LESLIE: Now we’re going to New Jersey where Janice has a bathroom question.
Janice, how can we help?
JANICE: I have a small cape and upstairs there’s an unfinished area that, in the 50s, when the house was built, was designated as a possible future bathroom …
JANICE: … as couples increased their family and had children. There is water coming – water pipes that come under the floorboards, so that would be no problem. However, it’s a small area and the door opens in to this area. I had thought, with a suggestion from a friend, that maybe I could put bi-fold doors.
LESLIE: What about a pocket door?
JANICE: I didn’t know whether there was enough width. I think I only have maybe five feet, at the most, to play with there.
TOM: Well, the thing is, a pocket door is a great door but it requires demolition of the wall to put it in.
LESLIE: Well, what about something that operates on the same system as a pocket door but hangs exterior, so it’s sort of like a hanging door almost used for like a closet but can …
TOM: Almost like a sliding garage door.
LESLIE: Kind of. And that can be cute because if the house is decorated in sort of like a country style, you can make it look like an old barn door or something.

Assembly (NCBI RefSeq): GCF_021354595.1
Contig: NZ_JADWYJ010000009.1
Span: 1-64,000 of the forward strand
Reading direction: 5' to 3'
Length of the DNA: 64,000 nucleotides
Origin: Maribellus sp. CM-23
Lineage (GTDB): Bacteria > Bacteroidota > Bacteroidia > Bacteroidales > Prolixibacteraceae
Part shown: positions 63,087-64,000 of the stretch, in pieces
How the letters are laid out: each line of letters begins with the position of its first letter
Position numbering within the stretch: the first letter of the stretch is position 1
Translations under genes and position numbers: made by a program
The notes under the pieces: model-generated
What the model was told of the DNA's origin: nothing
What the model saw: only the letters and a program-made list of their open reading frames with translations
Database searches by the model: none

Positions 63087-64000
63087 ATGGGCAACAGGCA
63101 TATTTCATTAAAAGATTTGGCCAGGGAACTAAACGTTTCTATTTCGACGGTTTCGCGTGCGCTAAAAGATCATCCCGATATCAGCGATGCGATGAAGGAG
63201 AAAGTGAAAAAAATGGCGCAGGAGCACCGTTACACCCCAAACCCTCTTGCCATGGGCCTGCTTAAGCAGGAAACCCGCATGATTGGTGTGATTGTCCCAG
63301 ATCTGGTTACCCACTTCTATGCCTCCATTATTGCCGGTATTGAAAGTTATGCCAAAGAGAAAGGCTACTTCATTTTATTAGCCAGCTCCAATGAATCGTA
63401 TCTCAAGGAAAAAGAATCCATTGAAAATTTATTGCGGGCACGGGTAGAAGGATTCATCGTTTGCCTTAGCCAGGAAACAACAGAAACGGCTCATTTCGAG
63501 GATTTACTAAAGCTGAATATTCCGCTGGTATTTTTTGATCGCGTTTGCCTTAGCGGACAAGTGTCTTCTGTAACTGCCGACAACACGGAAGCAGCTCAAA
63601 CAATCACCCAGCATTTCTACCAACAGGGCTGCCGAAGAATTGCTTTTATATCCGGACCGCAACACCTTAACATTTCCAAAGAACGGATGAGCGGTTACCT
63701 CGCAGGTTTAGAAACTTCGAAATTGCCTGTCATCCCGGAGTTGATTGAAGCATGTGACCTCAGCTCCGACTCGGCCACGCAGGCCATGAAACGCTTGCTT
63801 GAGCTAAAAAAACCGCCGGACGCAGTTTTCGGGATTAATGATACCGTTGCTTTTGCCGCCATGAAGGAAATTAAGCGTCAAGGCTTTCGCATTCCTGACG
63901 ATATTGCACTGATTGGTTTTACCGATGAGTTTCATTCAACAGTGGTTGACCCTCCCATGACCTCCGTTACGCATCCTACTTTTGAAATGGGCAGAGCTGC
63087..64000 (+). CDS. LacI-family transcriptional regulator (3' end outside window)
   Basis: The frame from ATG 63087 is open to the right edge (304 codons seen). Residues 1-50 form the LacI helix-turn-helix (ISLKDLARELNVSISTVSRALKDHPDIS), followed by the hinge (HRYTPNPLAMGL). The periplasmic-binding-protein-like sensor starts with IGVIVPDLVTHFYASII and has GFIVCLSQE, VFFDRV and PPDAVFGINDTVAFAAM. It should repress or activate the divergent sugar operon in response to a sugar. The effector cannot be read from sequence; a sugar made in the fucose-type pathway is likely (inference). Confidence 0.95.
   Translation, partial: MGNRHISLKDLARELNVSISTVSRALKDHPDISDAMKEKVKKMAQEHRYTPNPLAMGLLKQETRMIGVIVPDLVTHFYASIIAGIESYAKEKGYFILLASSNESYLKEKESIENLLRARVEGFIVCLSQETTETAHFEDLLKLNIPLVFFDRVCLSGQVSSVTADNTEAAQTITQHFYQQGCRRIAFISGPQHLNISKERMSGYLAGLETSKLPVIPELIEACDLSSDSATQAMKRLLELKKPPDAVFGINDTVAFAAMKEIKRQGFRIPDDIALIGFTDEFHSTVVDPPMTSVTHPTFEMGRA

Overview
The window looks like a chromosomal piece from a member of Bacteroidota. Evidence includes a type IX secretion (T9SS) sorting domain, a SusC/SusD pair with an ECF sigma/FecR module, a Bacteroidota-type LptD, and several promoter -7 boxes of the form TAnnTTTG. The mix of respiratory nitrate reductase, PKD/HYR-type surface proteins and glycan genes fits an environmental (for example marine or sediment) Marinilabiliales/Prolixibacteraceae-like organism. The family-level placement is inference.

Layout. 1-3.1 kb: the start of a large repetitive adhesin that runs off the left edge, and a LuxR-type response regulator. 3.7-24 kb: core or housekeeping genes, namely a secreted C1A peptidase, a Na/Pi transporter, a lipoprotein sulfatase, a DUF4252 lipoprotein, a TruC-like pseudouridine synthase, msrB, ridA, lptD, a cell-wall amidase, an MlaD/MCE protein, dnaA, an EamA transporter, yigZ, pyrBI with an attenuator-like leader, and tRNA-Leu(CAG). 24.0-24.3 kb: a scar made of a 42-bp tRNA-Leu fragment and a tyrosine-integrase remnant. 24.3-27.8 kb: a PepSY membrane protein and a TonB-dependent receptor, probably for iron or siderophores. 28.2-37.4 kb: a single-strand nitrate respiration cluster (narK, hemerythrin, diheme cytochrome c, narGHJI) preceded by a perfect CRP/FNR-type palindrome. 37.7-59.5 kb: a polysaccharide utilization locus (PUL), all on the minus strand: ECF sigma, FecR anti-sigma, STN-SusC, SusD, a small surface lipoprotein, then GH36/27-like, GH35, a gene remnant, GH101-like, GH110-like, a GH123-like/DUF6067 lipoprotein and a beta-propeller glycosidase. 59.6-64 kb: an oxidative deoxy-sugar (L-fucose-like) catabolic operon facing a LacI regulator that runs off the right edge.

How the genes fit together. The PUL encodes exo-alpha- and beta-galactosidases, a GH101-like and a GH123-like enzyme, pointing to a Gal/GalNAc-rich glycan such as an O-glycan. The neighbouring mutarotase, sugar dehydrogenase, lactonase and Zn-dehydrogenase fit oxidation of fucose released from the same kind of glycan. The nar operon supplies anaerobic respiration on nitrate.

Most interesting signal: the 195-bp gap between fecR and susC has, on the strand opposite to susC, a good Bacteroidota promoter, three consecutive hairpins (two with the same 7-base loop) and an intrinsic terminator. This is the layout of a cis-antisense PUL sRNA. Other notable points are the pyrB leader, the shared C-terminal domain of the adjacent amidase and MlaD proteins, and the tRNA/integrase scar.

TOM: Yeah, and you know what? That would probably be a lot more durable than a bi-fold door. I hate bi-fold doors. They’re always coming off the track.
LESLIE: Plus then there’s that whole privacy issue, “Can they hear me?”
JANICE: Yes. (Leslie chuckles) That area of the house is really not used that much. It would be a second bathroom. But then I was listening on your previous show; the discussion about the problem with the bi-fold doors. So I was wondering is this a good idea or not; is there something else. And do you know of any companies that I might look into for other types of doors like …
LESLIE: Well, you can get a regular wood door or even one of those plastic composite doors that look like they’re made from wood and then hang it on – it’s an exterior track that has a cover over the front of it but it has these clips that fit over the door so that the door is now hanging on the track and slides across. So when closed, it would be sliding in front of the open doorway; and when open, you could place it to the side which would, if you have space for it, just sit right on the wall next to it. And that’s fairly easy to do. You can buy all of those components at The Home Depot and even do it yourself.
JANICE: Oh, my. Oh, that’s really good news. (chuckles) Because I was really wondering if there were to be a solution to this because the door itself, opening inside, takes quite a bit of space.
LESLIE: Mm-hmm. And then how do you get in and out.
TOM: That would take almost no space. That’s a great idea.